Additionally, lawyers for malpractice victims have limits placed on their fees. On the other hand, there is no limit on what medical malpractice insurance companies can pay lawyers to defend doctors, hospitals, chiropractors and other health professionals — indeed, they can spend millions of dollars to defend bad doctors, hospitals, Intermountain Health Care, and other health providers when they are guilty of inexcusable wrongdoing, paying victims nothing.

Utah medical malpractice lawyer Ryan Springer represents innocent people hurt by their care providers and has done so for over a decade. He proudly represents people injured while receiving medical care from doctors, hospitals, clinics and HMOs throughout the State of Utah. Contact Ryan Springer to discuss your Utah medical malpractice case directly by calling (801) 502-8735, or by filling out the submission form below.  He has the skill and experience to help you bring your case.  He knows the laws and the procedural games the insurance company lawyers will try to play.  And he has the compassion to know that your case is a personal matter, that it’s scary, and that you need someone who cares.


Utah Medical Malpractice Cases: Why Do They Take So Long?

One of the most frustrating things for clients in medical malpractice cases is how long the process can take.  Often, being the victim of medical negligence forces people to use the civil justice system for the first time.  It can be an intimidating and frustrating process, but ultimately, it results not only in help with medical bills and lost wages, it compensates for pain and suffering as well.  Additionally, it teaches negligent health providers a lesson, making health care safer for everyone.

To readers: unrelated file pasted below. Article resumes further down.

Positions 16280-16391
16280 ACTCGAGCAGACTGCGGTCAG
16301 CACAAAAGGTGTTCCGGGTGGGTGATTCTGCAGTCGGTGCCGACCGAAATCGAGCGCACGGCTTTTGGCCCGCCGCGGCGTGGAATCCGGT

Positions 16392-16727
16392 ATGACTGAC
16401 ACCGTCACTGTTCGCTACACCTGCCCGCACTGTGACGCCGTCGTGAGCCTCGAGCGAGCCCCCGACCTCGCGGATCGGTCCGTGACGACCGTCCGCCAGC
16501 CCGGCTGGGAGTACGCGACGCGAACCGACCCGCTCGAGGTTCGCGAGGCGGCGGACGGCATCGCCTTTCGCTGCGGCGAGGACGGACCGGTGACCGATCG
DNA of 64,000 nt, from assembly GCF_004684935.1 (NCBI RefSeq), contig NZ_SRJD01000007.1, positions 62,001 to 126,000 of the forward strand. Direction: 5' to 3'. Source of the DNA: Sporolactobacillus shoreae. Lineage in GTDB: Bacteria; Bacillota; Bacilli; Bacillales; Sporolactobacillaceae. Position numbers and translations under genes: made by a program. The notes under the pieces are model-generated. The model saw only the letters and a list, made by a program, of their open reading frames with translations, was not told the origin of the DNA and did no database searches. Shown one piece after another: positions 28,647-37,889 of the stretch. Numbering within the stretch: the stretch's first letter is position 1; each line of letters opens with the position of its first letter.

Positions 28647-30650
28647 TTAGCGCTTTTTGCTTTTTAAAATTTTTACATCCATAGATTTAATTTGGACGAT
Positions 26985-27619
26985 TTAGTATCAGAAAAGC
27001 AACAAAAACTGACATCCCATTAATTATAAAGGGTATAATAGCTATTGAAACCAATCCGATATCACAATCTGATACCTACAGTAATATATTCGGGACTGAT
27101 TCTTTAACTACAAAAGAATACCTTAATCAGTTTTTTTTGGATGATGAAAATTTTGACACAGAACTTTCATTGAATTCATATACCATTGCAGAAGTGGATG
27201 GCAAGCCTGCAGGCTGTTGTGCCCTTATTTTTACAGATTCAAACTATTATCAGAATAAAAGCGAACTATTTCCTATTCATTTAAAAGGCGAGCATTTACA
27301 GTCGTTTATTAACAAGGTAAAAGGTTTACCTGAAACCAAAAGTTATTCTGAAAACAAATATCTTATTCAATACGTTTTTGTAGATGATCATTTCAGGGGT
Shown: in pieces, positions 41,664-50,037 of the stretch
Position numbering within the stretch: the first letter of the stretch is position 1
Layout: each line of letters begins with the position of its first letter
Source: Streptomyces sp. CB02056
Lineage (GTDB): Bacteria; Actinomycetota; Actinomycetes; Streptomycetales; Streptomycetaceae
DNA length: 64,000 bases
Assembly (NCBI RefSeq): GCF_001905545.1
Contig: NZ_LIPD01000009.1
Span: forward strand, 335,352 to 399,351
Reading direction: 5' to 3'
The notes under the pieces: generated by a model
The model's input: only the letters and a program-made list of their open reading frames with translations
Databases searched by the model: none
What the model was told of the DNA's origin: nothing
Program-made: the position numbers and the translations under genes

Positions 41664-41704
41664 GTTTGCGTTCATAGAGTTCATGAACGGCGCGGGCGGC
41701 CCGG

One of the earliest stages of a medical malpractice case is called “discovery.”  Discovery is a way to get information from the other party before trial. You can get any information from the other party that is relevant to the case. Use discovery to find out what evidence and arguments the other parties might use in their cases and at trial. Additionally, discovery can be used to constrain what evidence will be able to be offered at trial.

Medical malpractice cases have their own challenges when it comes to discovery.  Often, medical records are voluminous.  Sometimes they are stored electronically and require special knowledge and expertise to access them.  For instance, in birth injury cases, the original fetal heart rate tracing will have clues that are not contained in the digital version routinely produced in discovery.


There are three major purposes of discovery:

 First is the preservation of relevant information that might not be available at trial . . . . A second purpose of discovery is to ascertain the issues that actually are in controversy between the parties . . . [d]iscovery can be utilized to determine what really is at issue so that the parties can concentrate on obtaining evidence on those matters that are actually disputed. Finally, modern discovery allows a party to obtain information that will lead to admissible evidence on the issues that are in dispute.[1]

Once a lawsuit begins, the exchange of information between the parties and formal discovery is governed by the Rules of Civil Procedure. Each jurisdiction will have its own discovery rules. These rules allow the parties to obtain information from each other in several different ways. Utah recently enacted a new set of rules related to discovery.  It is important that if you or a family member have been harmed by medical negligence, you hire a lawyer who is familiar with these rules.  All malpractice actions take some time, but retaining a lawyer who has experience with the unique discovery challenges in medical malpractice cases is an important consideration.

Utah medical malpractice lawyer Ryan Springer has more than a decade of experience in litigating medical malpractice cases.  He knows the kind of games that hospitals and insurance companies play when hiding records or making discovery difficult, and he will fight to find the facts needed to win your case in court.  To schedule a free consultation, call (801) 502-8735, or fill out the contact submission form below.

[1] Jack H. Friedenthal, et al., Civil Procedure 386-87 (3d ed. 1999).